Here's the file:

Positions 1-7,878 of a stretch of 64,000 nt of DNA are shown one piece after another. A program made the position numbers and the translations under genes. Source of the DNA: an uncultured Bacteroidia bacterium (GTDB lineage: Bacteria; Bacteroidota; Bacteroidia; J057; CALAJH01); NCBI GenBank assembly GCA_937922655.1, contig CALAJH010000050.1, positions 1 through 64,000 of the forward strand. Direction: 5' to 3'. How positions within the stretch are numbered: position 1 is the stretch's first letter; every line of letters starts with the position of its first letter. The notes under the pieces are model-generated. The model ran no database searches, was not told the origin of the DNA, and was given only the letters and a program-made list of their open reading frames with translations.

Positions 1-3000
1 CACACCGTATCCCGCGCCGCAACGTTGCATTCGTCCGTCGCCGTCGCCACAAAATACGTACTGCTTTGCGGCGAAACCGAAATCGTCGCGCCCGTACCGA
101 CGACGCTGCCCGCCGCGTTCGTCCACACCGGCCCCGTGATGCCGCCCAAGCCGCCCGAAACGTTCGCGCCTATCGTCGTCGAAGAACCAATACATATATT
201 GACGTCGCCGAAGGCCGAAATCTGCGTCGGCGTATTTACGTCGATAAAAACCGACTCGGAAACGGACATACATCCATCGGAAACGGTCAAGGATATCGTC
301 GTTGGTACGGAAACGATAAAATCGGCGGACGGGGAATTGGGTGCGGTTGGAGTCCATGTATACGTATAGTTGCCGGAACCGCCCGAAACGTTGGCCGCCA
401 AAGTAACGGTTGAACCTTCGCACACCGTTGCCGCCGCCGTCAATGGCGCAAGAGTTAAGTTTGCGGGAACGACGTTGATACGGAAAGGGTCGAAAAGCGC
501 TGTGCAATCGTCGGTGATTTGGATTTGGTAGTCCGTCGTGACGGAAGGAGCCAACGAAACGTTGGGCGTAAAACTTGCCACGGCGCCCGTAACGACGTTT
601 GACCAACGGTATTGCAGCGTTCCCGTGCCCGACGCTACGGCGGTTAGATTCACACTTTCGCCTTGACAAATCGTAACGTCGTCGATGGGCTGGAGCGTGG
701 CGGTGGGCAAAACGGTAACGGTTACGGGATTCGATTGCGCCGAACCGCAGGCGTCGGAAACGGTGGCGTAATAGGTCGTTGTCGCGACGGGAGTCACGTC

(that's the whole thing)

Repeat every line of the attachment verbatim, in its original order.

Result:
Positions 1-7,878 of a stretch of 64,000 nt of DNA are shown one piece after another. A program made the position numbers and the translations under genes. Source of the DNA: an uncultured Bacteroidia bacterium (GTDB lineage: Bacteria; Bacteroidota; Bacteroidia; J057; CALAJH01); NCBI GenBank assembly GCA_937922655.1, contig CALAJH010000050.1, positions 1 through 64,000 of the forward strand. Direction: 5' to 3'. How positions within the stretch are numbered: position 1 is the stretch's first letter; every line of letters starts with the position of its first letter. The notes under the pieces are model-generated. The model ran no database searches, was not told the origin of the DNA, and was given only the letters and a program-made list of their open reading frames with translations.

Positions 1-3000
1 CACACCGTATCCCGCGCCGCAACGTTGCATTCGTCCGTCGCCGTCGCCACAAAATACGTACTGCTTTGCGGCGAAACCGAAATCGTCGCGCCCGTACCGA
101 CGACGCTGCCCGCCGCGTTCGTCCACACCGGCCCCGTGATGCCGCCCAAGCCGCCCGAAACGTTCGCGCCTATCGTCGTCGAAGAACCAATACATATATT
201 GACGTCGCCGAAGGCCGAAATCTGCGTCGGCGTATTTACGTCGATAAAAACCGACTCGGAAACGGACATACATCCATCGGAAACGGTCAAGGATATCGTC
301 GTTGGTACGGAAACGATAAAATCGGCGGACGGGGAATTGGGTGCGGTTGGAGTCCATGTATACGTATAGTTGCCGGAACCGCCCGAAACGTTGGCCGCCA
401 AAGTAACGGTTGAACCTTCGCACACCGTTGCCGCCGCCGTCAATGGCGCAAGAGTTAAGTTTGCGGGAACGACGTTGATACGGAAAGGGTCGAAAAGCGC
501 TGTGCAATCGTCGGTGATTTGGATTTGGTAGTCCGTCGTGACGGAAGGAGCCAACGAAACGTTGGGCGTAAAACTTGCCACGGCGCCCGTAACGACGTTT
601 GACCAACGGTATTGCAGCGTTCCCGTGCCCGACGCTACGGCGGTTAGATTCACACTTTCGCCTTGACAAATCGTAACGTCGTCGATGGGCTGGAGCGTGG
701 CGGTGGGCAAAACGGTAACGGTTACGGGATTCGATTGCGCCGAACCGCAGGCGTCGGAAACGGTGGCGTAATAGGTCGTTGTCGCGACGGGAGTCACGTC